## Conclusion

Maximum differences in maturity between tested maize hybrids ranged from 9 to 24 d within years of the trials conducted during 2003–2017 in the Huanghuaihai Plain, along with medians of 2 to 3 d. Average yields of late maturity hybrids were higher than those of early ones, but the amounts of yield changes varied dramatically. Almost one-third of comparisons between late and early maturity hybrids showed negative yield changes, i.e., late maturity hybrids producing less yield than early ones.

Regardless of the differences in days to maturity, differences in maize crop yield induced by maturity changes were mainly due to both ear kernel numbers and kernel weights, and secondly to ear number per land area. At the ear level, ear kernel weight played a more prominent role in yields when compared to ear number per land area. At the kernel level, kernel number per land area exerted more impact on yields than kernel weight.

The space efficiency model provides an approach for understanding crop yield variations in cropping systems in terms of canopy space size or canopy volume and space production efficiency, i.e., yield per unit volume. Space production efficiency was always more important for maize crop yield than canopy space size, regardless of differences in days to maturity.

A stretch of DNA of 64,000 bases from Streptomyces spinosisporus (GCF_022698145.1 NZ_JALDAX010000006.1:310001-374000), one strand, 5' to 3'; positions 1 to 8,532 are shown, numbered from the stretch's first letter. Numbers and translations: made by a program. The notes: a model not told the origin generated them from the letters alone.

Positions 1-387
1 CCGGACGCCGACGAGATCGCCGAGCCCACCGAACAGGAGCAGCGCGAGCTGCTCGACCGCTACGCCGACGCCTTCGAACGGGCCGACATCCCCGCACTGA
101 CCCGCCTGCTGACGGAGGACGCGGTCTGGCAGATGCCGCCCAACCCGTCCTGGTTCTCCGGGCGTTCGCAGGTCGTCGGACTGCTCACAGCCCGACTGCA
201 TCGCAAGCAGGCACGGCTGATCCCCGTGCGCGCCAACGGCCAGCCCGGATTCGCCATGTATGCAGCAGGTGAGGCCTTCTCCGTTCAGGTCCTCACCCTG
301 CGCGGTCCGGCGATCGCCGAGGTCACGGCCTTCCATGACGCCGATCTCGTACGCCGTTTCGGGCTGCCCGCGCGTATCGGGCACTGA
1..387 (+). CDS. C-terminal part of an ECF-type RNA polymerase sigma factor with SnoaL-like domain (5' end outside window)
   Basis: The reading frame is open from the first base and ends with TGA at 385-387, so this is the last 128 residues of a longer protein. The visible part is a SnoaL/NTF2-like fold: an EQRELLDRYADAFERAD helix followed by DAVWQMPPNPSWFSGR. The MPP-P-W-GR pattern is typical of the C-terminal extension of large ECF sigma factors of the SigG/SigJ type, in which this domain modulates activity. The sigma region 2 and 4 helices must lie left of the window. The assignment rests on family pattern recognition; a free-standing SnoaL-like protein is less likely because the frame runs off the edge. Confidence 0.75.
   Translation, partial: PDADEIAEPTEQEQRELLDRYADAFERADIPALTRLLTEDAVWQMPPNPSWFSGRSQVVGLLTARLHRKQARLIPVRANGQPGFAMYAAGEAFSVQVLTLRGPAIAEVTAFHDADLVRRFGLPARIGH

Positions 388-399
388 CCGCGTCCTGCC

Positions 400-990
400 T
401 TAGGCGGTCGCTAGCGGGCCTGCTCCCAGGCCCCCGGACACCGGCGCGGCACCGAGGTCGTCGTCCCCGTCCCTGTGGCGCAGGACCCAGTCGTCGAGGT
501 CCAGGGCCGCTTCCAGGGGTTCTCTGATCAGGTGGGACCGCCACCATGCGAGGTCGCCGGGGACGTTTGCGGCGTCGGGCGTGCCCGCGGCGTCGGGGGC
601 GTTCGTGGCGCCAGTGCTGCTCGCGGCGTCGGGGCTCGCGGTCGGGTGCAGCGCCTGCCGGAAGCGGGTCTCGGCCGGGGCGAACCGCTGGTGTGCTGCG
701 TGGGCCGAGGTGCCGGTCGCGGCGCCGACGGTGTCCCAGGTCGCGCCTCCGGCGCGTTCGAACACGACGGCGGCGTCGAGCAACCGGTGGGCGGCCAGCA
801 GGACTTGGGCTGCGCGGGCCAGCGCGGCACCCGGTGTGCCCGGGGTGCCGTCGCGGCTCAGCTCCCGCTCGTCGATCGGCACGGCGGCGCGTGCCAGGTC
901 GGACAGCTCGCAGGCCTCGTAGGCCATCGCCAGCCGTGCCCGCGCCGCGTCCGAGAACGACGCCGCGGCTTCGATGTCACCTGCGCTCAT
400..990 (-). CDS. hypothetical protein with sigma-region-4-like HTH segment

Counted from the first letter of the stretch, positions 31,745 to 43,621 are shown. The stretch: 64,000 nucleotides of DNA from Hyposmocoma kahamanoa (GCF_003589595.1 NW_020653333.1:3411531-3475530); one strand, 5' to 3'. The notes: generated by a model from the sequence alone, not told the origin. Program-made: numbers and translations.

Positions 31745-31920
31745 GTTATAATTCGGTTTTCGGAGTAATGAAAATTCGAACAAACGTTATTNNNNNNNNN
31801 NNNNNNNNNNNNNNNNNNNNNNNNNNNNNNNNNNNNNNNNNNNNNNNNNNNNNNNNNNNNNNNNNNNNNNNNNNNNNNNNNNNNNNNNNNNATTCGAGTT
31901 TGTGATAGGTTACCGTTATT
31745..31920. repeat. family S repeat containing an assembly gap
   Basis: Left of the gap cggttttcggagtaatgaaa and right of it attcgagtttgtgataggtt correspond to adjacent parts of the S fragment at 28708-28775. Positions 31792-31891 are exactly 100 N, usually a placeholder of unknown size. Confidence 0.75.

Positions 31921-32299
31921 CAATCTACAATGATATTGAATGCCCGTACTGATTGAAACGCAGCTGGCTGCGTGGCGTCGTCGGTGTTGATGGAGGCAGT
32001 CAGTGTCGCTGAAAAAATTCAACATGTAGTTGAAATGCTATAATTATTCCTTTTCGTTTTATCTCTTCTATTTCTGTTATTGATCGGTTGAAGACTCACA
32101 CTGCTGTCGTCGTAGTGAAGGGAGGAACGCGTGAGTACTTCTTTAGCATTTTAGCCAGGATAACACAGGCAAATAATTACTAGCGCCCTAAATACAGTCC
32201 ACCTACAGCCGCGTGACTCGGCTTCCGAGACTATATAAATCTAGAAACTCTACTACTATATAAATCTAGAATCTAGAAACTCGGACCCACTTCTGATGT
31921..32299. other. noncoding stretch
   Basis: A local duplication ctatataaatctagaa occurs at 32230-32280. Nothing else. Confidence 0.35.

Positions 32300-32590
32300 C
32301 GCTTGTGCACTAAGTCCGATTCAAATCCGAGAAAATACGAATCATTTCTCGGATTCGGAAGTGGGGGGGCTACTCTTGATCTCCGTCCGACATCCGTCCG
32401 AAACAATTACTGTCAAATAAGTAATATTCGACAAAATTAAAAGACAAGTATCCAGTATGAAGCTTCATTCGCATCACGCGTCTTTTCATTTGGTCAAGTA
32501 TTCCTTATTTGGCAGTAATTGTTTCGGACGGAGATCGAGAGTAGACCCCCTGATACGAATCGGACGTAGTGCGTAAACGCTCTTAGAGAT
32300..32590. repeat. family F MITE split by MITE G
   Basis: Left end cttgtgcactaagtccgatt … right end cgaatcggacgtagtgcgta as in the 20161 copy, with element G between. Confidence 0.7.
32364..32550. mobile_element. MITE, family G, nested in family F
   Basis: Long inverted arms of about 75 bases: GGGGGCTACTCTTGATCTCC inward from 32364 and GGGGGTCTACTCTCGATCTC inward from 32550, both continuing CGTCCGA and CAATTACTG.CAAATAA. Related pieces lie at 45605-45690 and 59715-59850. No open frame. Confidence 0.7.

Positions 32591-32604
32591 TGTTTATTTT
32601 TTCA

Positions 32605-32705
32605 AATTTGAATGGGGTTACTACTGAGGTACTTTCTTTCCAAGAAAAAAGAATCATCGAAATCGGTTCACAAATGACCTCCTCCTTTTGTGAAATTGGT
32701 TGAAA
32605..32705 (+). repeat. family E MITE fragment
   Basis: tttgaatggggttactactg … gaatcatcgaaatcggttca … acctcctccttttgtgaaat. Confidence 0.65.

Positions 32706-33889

The time efficiency model treats time as a crop production resource and decomposes crop yield into the two components of time length and time production efficiency, i.e., daily yield. Maize yield changes contributed absolutely to daily yield changes while maturity changes were negligible for maize yield.

In summary, the findings featured multiple perspectives of yield and maturity relationships in the summer maize zones of Huanghuaihai Plain of China, and put forward two novel systematic crop yield models to facilitate new insights into cropping systems.

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## Acknowledgements

This research was supported by the National Key R&D Program of China (2016YFD0300306) and the National Natural Science Foundation of China (31271658). Thanks for data collection to The National Service Center for Agricultural Technology and Extension, Agriculture Ministry.

## Author information

Y.L. was responsible for drawing the figures, and took joint responsibility with J.Y. for writing the manuscript. J.Y. was the laboratory leader, and responsible for the research design and reviewing final manuscript. H.C. was responsible for data analyses. H.Y., W.H., and S.S. contributed to experimental work and data collection.

Correspondence to Jinzhong Yang.